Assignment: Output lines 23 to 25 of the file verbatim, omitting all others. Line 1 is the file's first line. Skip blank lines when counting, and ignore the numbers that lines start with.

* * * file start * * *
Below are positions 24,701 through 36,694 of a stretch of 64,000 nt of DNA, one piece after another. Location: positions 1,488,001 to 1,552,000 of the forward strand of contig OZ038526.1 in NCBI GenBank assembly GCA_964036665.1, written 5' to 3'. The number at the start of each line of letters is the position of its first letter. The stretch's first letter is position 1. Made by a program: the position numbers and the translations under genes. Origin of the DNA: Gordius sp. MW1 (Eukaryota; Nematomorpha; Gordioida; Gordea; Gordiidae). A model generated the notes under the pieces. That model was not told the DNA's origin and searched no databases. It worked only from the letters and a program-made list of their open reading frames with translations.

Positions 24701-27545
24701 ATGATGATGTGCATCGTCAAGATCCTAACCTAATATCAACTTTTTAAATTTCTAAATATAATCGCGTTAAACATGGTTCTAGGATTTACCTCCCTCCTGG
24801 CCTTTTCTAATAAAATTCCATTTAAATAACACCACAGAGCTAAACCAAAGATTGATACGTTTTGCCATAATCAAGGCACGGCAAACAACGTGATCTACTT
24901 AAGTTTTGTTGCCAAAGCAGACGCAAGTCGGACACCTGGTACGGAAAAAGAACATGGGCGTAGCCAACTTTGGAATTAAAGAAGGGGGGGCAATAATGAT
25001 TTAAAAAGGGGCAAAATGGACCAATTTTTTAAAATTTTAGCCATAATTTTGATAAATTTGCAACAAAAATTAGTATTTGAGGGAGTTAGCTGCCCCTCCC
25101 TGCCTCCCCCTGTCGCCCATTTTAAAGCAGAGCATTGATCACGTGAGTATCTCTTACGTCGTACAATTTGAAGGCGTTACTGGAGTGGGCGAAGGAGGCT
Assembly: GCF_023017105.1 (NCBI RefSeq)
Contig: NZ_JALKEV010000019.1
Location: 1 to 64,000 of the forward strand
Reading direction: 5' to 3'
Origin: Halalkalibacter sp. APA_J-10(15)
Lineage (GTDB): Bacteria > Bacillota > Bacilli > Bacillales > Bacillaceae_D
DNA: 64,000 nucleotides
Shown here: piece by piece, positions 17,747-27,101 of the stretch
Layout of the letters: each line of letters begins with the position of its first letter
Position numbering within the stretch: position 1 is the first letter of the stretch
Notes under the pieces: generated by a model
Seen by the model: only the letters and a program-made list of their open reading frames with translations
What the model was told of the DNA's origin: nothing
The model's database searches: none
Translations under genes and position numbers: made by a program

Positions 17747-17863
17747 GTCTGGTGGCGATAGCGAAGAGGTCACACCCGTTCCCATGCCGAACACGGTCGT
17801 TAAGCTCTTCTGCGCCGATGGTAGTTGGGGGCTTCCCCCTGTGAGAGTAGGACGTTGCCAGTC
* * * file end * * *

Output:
Positions 17747-17863
17747 GTCTGGTGGCGATAGCGAAGAGGTCACACCCGTTCCCATGCCGAACACGGTCGT
17801 TAAGCTCTTCTGCGCCGATGGTAGTTGGGGGCTTCCCCCTGTGAGAGTAGGACGTTGCCAGTC